Bio Hydrogen - How does Biomass-based Green hydrogen compare economically with electrolysis-based Green hydrogen? - India Renewable Energy Consulting – Solar, Biomass, Wind, Cleantech
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Themes and Topics

  • Biomass-based green hydrogen
  • Electrolysis-based green hydrogen
  • Gasification
  • Green hydrogen economics.
  • Haldor Topsoe
  • Nel Hydrogen
  • Pyrolysis
  • SGH2 Energy Global
  • Siemens Energy
  • TIGAS process
  • How does Biomass-based Green hydrogen compare economically with electrolysis-based Green hydrogen?

    The comparison between biomass-based green hydrogen and electrolysis-based green hydrogen involves several factors, including economic considerations, technological pathways, efficiency, and yield. Both methods aim to produce hydrogen in an environmentally friendly manner, but they differ significantly in their processes and economic viability.

    Economic Comparison

    • Cost Factors: The cost of producing green hydrogen via electrolysis largely depends on the price of electricity from renewable sources and the capital costs of electrolyzers. As renewable energy costs continue to decrease and electrolyzer technology advances, the cost of electrolysis-based hydrogen is expected to decline. Biomass-based hydrogen, on the other hand, involves costs related to biomass feedstock procurement, processing, and conversion technologies. The economic viability of biomass-based hydrogen thus depends on the availability and price of biomass, as well as the efficiency of conversion technologies.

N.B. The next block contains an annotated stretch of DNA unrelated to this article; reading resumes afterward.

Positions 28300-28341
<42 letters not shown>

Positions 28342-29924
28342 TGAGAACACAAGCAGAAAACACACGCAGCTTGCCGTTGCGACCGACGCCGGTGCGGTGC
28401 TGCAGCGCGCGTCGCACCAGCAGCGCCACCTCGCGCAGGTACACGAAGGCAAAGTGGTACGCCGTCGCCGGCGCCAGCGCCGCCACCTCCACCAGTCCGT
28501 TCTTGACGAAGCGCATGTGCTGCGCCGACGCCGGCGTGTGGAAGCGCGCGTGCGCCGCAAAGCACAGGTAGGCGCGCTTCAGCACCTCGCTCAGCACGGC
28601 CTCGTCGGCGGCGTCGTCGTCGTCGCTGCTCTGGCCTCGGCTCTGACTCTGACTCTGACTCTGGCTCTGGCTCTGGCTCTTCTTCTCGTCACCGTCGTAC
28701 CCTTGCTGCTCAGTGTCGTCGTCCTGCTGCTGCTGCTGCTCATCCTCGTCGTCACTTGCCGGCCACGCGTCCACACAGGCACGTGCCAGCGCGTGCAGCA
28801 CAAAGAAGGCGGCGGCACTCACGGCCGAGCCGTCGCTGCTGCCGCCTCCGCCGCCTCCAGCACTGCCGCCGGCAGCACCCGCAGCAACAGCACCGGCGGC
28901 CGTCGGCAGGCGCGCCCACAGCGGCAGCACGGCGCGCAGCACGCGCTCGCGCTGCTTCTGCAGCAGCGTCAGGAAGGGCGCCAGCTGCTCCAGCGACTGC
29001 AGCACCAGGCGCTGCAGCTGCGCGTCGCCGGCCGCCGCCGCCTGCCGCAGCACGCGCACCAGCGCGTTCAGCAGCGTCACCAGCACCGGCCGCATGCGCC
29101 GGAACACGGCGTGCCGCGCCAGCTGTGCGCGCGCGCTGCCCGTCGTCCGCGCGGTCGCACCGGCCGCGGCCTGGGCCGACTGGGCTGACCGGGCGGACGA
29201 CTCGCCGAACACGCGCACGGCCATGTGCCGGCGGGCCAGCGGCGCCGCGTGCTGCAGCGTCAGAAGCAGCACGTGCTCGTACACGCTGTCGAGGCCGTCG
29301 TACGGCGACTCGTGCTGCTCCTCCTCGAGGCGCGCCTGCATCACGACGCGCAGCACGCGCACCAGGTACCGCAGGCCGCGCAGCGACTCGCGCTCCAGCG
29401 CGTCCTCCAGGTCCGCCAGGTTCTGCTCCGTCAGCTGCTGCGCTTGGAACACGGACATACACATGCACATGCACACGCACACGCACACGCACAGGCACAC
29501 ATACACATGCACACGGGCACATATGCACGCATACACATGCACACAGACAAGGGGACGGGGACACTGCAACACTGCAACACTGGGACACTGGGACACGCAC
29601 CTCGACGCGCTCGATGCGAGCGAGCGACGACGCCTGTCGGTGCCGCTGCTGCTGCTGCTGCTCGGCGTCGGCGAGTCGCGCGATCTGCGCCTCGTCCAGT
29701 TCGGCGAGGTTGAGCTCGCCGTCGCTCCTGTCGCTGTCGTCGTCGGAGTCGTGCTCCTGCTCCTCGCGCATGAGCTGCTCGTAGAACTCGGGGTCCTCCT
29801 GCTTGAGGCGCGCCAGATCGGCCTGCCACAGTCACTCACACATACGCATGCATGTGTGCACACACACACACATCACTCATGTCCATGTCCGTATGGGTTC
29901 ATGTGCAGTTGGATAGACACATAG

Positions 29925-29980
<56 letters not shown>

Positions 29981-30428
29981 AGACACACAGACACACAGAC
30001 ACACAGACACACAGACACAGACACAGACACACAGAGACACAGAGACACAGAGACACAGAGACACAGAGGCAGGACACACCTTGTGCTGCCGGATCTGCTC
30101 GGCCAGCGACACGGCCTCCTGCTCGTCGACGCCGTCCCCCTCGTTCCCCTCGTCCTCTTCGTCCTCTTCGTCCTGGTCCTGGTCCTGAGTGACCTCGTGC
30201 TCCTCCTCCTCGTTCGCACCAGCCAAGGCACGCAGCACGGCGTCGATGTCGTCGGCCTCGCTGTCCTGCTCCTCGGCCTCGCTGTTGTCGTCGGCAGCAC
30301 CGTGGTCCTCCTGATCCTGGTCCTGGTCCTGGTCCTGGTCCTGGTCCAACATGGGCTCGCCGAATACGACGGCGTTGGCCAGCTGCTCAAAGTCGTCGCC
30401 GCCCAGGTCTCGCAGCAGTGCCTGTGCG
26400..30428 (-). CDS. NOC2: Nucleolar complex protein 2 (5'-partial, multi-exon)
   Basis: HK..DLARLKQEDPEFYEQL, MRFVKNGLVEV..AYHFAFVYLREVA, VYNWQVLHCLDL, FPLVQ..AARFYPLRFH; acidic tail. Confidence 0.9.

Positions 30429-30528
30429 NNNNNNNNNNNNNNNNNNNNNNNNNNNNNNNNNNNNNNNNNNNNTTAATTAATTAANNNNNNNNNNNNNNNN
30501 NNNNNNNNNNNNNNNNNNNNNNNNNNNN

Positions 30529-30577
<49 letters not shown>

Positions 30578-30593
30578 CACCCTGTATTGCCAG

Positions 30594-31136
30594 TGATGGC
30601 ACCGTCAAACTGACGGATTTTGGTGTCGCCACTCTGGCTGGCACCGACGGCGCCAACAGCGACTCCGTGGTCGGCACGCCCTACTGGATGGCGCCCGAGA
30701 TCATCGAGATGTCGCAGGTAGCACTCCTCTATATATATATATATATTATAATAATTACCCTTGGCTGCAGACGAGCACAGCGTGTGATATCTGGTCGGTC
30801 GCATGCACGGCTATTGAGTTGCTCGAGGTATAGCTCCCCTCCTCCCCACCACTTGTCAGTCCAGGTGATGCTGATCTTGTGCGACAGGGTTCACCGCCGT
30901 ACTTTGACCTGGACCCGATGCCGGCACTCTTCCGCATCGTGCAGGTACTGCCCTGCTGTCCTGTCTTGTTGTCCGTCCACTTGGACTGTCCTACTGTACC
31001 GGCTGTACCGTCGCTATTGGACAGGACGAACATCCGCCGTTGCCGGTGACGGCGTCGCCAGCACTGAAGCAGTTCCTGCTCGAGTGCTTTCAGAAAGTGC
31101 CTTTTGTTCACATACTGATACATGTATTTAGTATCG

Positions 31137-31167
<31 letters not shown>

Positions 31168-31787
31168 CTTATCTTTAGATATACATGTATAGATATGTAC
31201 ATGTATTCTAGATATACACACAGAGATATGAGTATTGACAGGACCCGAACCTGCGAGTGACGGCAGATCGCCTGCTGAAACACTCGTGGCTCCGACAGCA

• Scale and Infrastructure: Electrolysis-based hydrogen production benefits from scalability and can be directly linked to renewable energy sources (like wind and solar farms). Biomass-based hydrogen production is constrained by the availability and logistics of biomass feedstock, which can vary significantly by region.

    Biomass to Green Hydrogen Pathways

    Biomass can be converted into hydrogen through several pathways, including:

    • Gasification: Biomass is subjected to high temperatures in an oxygen-limited environment to produce syngas (a mixture of hydrogen, carbon monoxide, and CO2), which is then processed to separate and purify hydrogen.
    • Pyrolysis: This involves heating biomass in the absence of oxygen to produce bio-oil, which can then be steam reformed to produce hydrogen.
    • Biological Processes: Certain microorganisms or enzymes can produce hydrogen from biomass under specific conditions, though this method is generally less developed compared to thermochemical processes.

    Biomass Green Hydrogen Efficiency

    • Conversion Efficiency: The efficiency of converting biomass to hydrogen varies depending on the process used. Gasification can achieve higher efficiencies compared to pyrolysis, with modern gasifiers achieving thermal efficiencies that can make the overall process competitive. However, the efficiency is also influenced by the type and condition of the biomass feedstock.
    • Energy Return on Investment (EROI): The EROI for biomass-based hydrogen can vary widely but is a critical factor in determining its economic and environmental viability. Improvements in process efficiencies and integration with renewable energy sources for process heat can enhance EROI.